Did Nigel Wright receive severance for resigning from the Prime Minister's Office?
That was one of the questions that did not get a clear answer from Prime Minister Stephen Harper on Wednesday.
"We are required to pay certain amounts under law, such as certain accumulated vacation pay. Those policies are clear. The government cannot work around them. Mr. Wright will be paid only those amounts of money," Mr. Harper said, in response to a direct question from NDP Leader Thomas Mulcair.
Shortly after the remark, Mr. Harper's communications team suggested there would not be a severance payment to Mr. Wright, who resigned as Mr. Harper's chief of staff this month for secretly giving Senator Mike Duffy $90,000.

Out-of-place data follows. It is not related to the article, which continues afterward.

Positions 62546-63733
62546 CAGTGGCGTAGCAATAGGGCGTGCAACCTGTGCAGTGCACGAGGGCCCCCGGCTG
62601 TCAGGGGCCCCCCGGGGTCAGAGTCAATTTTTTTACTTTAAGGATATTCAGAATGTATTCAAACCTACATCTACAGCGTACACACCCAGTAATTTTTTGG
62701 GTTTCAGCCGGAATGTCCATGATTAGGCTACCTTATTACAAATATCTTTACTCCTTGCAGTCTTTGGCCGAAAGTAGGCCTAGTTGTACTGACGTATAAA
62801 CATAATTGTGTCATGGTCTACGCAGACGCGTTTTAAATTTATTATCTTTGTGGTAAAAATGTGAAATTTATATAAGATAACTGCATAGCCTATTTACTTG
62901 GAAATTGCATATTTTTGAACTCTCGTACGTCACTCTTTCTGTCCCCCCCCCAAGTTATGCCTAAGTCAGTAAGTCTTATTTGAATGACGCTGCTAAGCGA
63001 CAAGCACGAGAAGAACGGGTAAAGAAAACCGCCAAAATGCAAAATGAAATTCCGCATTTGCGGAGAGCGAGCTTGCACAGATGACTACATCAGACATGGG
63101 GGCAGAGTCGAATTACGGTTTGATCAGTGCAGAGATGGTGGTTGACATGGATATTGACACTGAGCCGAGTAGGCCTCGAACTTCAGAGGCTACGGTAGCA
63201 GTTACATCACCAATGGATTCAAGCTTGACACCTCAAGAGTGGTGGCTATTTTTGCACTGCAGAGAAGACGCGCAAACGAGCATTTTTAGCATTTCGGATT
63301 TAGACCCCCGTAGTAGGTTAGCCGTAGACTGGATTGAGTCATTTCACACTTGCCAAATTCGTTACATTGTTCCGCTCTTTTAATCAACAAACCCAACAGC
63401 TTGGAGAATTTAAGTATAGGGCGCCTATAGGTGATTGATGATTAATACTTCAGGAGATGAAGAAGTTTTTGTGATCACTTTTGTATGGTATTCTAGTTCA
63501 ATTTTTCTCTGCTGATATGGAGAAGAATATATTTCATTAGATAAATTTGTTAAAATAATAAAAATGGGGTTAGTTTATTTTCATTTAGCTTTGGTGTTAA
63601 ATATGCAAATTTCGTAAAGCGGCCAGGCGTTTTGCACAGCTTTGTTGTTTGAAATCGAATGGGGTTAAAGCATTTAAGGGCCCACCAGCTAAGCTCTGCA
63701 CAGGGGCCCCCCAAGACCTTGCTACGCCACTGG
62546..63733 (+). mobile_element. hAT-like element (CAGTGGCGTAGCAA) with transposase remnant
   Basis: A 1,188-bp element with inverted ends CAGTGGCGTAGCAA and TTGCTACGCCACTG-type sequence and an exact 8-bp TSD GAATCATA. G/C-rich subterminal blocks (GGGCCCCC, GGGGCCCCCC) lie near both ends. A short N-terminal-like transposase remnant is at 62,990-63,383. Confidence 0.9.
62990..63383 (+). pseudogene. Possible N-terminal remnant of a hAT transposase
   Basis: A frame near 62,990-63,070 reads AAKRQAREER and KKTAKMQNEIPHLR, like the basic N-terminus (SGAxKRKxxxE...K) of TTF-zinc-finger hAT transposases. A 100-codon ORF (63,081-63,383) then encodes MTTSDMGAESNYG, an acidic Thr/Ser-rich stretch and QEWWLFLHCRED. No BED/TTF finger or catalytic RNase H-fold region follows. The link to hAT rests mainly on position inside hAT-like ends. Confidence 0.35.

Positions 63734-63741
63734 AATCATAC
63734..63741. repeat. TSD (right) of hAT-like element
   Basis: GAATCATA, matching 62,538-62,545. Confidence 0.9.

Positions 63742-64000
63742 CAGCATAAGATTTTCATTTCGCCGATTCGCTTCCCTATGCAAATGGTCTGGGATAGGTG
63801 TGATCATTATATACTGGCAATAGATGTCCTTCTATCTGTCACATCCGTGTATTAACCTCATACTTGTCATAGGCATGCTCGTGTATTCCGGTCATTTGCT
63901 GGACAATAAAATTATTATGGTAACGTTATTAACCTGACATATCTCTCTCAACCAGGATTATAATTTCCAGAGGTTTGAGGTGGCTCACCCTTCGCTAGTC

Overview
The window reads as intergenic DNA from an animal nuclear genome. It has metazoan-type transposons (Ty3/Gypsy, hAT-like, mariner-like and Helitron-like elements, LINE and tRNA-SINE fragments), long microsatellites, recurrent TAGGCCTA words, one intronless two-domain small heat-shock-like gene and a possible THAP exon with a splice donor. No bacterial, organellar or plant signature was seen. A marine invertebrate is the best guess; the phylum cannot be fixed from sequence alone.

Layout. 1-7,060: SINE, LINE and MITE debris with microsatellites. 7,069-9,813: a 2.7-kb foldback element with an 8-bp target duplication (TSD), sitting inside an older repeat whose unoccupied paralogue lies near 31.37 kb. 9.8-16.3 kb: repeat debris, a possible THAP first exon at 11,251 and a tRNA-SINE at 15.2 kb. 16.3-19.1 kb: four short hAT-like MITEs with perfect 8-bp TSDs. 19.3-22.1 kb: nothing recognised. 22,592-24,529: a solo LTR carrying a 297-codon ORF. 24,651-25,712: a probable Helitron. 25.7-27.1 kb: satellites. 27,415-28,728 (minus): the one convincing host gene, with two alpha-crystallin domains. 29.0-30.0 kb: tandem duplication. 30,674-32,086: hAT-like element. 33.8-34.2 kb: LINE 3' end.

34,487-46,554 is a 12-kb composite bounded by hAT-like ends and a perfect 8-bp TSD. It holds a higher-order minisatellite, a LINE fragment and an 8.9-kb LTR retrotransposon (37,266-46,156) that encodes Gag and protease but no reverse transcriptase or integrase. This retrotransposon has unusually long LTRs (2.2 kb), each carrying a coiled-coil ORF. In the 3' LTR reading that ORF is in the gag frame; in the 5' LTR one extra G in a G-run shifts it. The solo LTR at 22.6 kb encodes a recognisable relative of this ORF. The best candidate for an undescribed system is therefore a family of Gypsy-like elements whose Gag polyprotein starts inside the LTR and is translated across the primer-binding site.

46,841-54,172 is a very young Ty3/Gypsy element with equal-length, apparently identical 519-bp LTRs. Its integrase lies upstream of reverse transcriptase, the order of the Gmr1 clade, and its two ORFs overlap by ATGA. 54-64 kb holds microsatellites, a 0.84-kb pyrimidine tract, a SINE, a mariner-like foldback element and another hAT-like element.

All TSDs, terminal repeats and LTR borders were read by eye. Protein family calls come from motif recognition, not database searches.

However the comments from the PMO fell short of ruling out the possibility.
"We will check with the appropriate bodies to ensure that only those payments required by law are made," said Mr. Harper's director of communications, Andrew MacDougall, in a statement.
A spokesperson for Treasury Board President Tony Clement said in general, a political staffer in Mr. Wright's position is entitled to severance equal to two weeks of pay for each year of service.
The spokesperson referred questions specifically about Mr. Wright to the PMO.
Last year, the Conservative government said it would be saving $500-million a year by eliminating severance for public servants who quit their jobs.
NDP MP Charlie Angus said the Prime Minister needs to be clearer about what is being paid to Mr. Wright.
"He's at the centre of a scandal that involved a secret payment. I don't think he should be really entitled to anything," Mr. Angus said. "I would like to know what he would be entitled to and is there an agreement that they're paying him out for his service?"
Mr. Wright's salary while working in the Prime Minister's Office has not been made public.